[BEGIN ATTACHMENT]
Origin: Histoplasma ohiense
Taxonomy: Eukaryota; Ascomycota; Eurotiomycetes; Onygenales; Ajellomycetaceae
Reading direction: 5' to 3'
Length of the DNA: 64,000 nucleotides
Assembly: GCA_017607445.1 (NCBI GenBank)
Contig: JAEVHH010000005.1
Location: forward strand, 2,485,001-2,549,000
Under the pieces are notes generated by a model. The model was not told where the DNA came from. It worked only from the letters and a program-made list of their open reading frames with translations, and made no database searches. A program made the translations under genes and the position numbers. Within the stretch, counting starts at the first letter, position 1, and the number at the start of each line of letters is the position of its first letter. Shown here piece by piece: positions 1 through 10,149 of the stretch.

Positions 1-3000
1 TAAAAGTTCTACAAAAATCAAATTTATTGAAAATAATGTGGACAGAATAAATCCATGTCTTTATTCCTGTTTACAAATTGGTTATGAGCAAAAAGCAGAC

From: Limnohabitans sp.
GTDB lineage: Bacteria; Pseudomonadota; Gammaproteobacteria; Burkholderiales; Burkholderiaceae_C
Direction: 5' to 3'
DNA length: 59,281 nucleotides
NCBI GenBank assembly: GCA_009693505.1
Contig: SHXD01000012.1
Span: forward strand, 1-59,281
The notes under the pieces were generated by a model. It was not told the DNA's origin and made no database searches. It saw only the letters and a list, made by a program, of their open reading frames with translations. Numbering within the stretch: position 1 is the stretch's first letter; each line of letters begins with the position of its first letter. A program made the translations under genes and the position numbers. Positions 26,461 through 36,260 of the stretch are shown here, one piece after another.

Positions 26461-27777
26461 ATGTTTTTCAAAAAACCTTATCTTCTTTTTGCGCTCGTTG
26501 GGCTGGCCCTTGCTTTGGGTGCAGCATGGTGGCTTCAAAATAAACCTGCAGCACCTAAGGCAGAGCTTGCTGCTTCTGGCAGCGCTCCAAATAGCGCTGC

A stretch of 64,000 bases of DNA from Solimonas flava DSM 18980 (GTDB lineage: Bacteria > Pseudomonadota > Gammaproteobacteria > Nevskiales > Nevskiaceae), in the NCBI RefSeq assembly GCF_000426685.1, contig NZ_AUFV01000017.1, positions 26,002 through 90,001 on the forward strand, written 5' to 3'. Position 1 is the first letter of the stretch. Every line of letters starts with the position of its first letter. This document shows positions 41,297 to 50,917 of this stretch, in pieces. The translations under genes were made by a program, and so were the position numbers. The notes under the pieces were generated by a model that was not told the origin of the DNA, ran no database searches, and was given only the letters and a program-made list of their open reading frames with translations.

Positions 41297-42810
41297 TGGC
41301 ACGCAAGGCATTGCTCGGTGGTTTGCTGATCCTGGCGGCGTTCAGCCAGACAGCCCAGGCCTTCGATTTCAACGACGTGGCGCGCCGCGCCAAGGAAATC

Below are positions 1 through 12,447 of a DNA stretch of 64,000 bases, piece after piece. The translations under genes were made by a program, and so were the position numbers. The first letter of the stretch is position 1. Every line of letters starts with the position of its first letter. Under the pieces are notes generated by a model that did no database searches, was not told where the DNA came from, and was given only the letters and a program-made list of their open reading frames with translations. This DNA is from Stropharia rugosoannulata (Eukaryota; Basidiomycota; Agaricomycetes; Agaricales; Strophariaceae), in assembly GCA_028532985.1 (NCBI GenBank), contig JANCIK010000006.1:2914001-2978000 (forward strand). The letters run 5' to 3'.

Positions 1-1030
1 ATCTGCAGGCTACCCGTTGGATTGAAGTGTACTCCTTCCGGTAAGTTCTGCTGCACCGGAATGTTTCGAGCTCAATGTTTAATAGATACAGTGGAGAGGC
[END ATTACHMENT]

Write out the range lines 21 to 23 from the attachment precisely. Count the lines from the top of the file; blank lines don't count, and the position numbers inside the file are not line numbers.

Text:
26501 GGCTGGCCCTTGCTTTGGGTGCAGCATGGTGGCTTCAAAATAAACCTGCAGCACCTAAGGCAGAGCTTGCTGCTTCTGGCAGCGCTCCAAATAGCGCTGC

A stretch of 64,000 bases of DNA from Solimonas flava DSM 18980 (GTDB lineage: Bacteria > Pseudomonadota > Gammaproteobacteria > Nevskiales > Nevskiaceae), in the NCBI RefSeq assembly GCF_000426685.1, contig NZ_AUFV01000017.1, positions 26,002 through 90,001 on the forward strand, written 5' to 3'. Position 1 is the first letter of the stretch. Every line of letters starts with the position of its first letter. This document shows positions 41,297 to 50,917 of this stretch, in pieces. The translations under genes were made by a program, and so were the position numbers. The notes under the pieces were generated by a model that was not told the origin of the DNA, ran no database searches, and was given only the letters and a program-made list of their open reading frames with translations.

Positions 41297-42810